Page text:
817.00/8369: Telegram

The Minister in Nicaragua ( Lane ) to the Secretary of State

18. My 17, February 11, noon.50 Somoza51 informed me at 12:20 p.m. that the mob had greatly increased in number and that the situation was getting out of hand. Mob was led by chauffeurs and workers and demanded removal of Porfirio Perez.52 Latter agreed to resign but President Sacasa refused to accept resignation and ordered Somoza to ask the crowd to disperse and to open fire if it refused to obey. Somoza telephoned me and said that would mean civil war.

On invitation of the President, and accompanied by Somoza, I called on the President and stated [that?] while I did not want to interfere in internal matters, I must insist, as Dean of the Diplomatic Corps and American Minister, that order be maintained for the protection of the lives and property of Americans and other foreigners.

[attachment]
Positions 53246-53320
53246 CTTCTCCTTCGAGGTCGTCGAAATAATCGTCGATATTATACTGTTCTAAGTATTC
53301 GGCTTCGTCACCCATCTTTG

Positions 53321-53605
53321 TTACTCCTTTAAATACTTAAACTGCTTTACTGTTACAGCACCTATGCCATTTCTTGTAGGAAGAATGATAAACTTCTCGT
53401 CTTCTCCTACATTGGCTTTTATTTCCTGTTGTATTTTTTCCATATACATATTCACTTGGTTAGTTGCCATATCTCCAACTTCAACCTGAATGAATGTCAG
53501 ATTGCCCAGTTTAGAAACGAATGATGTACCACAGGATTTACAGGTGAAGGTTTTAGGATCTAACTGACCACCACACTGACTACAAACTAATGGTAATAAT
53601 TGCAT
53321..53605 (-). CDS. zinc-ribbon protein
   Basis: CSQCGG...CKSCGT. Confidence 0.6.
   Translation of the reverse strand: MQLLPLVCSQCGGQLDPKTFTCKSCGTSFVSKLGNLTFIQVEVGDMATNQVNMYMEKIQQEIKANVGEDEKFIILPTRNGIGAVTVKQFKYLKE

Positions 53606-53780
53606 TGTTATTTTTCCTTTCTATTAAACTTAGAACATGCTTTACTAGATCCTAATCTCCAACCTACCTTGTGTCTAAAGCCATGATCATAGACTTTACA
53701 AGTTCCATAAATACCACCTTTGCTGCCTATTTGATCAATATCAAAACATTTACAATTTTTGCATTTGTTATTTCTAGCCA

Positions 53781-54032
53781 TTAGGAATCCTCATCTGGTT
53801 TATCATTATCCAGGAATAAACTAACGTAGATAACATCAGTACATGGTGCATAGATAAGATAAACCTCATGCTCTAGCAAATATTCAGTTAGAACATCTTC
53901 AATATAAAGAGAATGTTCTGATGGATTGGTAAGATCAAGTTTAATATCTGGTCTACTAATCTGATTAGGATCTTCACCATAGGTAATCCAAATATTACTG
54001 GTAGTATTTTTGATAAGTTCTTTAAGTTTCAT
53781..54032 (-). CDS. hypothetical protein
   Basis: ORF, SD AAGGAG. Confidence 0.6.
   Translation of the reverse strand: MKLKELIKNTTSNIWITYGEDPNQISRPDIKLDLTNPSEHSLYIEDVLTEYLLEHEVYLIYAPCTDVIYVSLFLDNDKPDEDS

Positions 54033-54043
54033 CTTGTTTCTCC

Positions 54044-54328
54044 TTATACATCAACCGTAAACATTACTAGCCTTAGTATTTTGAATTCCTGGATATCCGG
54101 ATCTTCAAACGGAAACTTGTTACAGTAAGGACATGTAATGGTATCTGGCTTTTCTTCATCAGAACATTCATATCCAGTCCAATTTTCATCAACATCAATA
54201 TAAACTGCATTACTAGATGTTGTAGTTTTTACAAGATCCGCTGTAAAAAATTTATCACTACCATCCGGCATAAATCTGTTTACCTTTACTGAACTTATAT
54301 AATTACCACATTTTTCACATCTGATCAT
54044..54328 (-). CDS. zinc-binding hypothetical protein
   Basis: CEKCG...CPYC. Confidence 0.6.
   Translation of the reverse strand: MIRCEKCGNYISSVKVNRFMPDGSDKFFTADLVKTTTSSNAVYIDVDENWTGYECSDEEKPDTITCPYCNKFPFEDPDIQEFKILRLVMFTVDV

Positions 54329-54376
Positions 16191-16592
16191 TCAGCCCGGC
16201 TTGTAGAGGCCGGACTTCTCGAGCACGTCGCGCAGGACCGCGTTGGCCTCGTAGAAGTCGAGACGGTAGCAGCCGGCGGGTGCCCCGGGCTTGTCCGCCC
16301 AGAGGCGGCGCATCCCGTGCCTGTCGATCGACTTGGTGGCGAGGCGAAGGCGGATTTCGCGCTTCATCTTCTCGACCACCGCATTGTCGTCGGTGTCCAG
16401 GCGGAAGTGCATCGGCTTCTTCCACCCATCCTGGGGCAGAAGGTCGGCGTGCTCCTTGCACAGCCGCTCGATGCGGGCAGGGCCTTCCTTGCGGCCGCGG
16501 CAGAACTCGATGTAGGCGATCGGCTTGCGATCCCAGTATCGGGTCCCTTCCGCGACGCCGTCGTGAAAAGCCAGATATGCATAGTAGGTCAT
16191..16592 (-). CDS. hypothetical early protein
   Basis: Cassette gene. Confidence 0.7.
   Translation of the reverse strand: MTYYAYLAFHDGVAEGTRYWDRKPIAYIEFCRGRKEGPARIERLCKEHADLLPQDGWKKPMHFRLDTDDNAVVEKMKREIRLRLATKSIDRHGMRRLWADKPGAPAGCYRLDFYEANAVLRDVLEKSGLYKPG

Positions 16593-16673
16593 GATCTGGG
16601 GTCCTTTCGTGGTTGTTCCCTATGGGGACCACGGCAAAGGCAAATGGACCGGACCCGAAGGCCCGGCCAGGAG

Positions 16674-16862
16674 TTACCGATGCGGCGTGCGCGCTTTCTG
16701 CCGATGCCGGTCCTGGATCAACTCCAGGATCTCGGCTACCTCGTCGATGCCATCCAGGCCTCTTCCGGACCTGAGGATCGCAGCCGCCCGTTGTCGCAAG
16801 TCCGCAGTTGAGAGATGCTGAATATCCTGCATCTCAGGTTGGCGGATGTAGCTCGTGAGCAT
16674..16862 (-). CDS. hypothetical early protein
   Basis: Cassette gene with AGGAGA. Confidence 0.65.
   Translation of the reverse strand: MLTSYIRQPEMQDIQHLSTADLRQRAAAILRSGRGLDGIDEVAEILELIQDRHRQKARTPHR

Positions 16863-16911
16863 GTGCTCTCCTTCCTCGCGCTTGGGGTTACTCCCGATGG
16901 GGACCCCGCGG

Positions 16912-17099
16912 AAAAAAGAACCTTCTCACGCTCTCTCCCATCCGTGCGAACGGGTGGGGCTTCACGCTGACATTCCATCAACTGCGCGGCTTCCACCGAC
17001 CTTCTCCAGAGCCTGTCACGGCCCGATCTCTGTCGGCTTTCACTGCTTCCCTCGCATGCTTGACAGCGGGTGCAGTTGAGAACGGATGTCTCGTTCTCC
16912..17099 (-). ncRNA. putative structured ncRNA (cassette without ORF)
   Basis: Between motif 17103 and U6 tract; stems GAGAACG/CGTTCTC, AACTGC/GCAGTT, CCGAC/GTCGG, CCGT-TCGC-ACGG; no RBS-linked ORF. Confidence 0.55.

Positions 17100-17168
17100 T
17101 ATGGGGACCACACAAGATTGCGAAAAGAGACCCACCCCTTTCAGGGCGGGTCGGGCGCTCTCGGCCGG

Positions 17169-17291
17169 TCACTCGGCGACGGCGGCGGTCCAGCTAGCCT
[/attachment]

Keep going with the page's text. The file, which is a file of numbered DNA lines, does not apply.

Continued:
President authorized Somoza to address mob and say that resignation of Perez had been accepted. Somoza went to address the mob some two blocks away from the Legation.

Certain leaders of the mob have endeavored to incite the crowd against foreigners, but as yet Americans do not appear to be in danger. …52a

Politically, the trend of events are favoring Somoza. He is the only man who can quell the riot by force and certain elements of the mob are demanding that he take over the Government at once.

Will telegraph later this evening after seeing the President and others.

  1. Not printed; it reported that rioting had broken out in Nicaragua, as a result of the chauffeurs’ strike in protest against a shortage of gasoline (817.00/8368).
  2. Commander of the Nicaraguan Guardia Nacional.
  3. President of National District.
  4. Omission indicated in the original.